The first twelve U.S. Open golf championships were won by British and Scottish professionals, until 1911, when a young, Spunky Irish-American John McDermitt became the first American and at 19, youngest still to win the US Open in Buffalo, New York. Inspired by McDermott’s victory, an equally young Walter Hagen quit his assistant pro job and took up playing tournament golf, changing the nature of the game completely.
When McDermott, the Atlantic City Country Club pro won the following year in Chicago, back to back, Hagen said it was the sign of a true champion. But neither Vardon nor Ray were in either tournament, so they decided to come over in 1913, and Vardon brought his protégé Wilfred Reid with him.
After giving demonstrations around the country, the Englishmen headed for Brookline, Massachusetts, the site of the 1913 Open. Before hand though they were invited to play a tournament at Shawnee, a course on the Delaware River in Pennsylvania that included most of the Open field. At some point, after the days golf was over, they went to a bar for some drinks, where a fist fight broke out between Ted Ray and Wilfred Reid. Reid later said that he sparked the fight by asking Ray - how he could be a socialist while making so much money playing golf?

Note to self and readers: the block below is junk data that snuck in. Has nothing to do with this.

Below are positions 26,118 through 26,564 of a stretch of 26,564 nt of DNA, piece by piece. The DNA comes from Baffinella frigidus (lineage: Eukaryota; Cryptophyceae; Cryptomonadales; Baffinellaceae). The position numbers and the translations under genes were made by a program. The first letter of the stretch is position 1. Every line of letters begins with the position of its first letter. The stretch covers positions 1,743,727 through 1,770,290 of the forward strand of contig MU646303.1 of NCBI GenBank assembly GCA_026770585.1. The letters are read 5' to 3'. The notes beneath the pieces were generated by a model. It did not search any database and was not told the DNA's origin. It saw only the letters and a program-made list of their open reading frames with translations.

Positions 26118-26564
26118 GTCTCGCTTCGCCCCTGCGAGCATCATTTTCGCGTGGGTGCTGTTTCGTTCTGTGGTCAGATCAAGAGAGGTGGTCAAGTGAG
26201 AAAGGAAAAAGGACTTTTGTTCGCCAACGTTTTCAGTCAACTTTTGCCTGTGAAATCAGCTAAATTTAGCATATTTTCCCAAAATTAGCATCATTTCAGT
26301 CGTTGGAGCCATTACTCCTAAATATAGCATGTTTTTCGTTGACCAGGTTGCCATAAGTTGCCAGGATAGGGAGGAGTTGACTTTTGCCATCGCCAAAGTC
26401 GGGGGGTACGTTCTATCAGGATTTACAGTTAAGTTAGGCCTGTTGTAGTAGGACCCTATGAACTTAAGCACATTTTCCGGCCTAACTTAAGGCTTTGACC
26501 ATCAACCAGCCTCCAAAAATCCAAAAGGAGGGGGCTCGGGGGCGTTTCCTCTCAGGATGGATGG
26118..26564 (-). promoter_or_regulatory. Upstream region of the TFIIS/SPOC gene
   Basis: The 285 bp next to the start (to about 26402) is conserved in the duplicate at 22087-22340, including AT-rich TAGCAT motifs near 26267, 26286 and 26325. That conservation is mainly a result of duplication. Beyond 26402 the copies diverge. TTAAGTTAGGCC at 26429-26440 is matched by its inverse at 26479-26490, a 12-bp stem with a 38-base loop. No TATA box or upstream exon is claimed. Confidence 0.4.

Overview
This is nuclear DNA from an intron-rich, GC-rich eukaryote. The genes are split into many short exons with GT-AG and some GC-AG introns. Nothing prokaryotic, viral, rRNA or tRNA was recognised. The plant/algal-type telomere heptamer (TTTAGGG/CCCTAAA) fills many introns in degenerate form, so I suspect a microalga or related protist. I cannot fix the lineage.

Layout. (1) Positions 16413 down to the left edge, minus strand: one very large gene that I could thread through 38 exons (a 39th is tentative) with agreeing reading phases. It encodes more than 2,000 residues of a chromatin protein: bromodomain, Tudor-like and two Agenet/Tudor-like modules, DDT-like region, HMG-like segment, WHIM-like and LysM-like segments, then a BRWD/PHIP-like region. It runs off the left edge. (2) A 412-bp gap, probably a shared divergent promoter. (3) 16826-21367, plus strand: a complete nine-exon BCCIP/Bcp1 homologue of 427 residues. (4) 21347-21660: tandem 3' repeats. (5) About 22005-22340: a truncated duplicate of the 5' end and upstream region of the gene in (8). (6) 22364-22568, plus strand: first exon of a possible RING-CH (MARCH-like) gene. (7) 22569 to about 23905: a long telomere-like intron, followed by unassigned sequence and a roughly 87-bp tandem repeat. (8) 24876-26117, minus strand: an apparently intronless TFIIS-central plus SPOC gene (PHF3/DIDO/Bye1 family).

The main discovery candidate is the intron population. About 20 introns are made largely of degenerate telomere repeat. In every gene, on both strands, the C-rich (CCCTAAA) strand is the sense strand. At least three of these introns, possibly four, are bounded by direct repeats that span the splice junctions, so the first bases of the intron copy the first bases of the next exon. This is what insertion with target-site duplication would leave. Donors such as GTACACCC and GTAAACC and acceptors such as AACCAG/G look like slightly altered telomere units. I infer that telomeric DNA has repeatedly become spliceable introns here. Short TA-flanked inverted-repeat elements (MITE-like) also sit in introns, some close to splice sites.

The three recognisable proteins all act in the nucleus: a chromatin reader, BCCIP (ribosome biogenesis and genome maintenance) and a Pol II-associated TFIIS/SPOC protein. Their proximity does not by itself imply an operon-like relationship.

After John McDermott won the Shawnee tournament by eight strokes, he gloated in the locker room, promising everyone that neither Vardon nor Ray would take the Open trophy home with them, a threat that was picked up by the media and took golf off the sports pages and put it on the front page of every English language news paper in the world.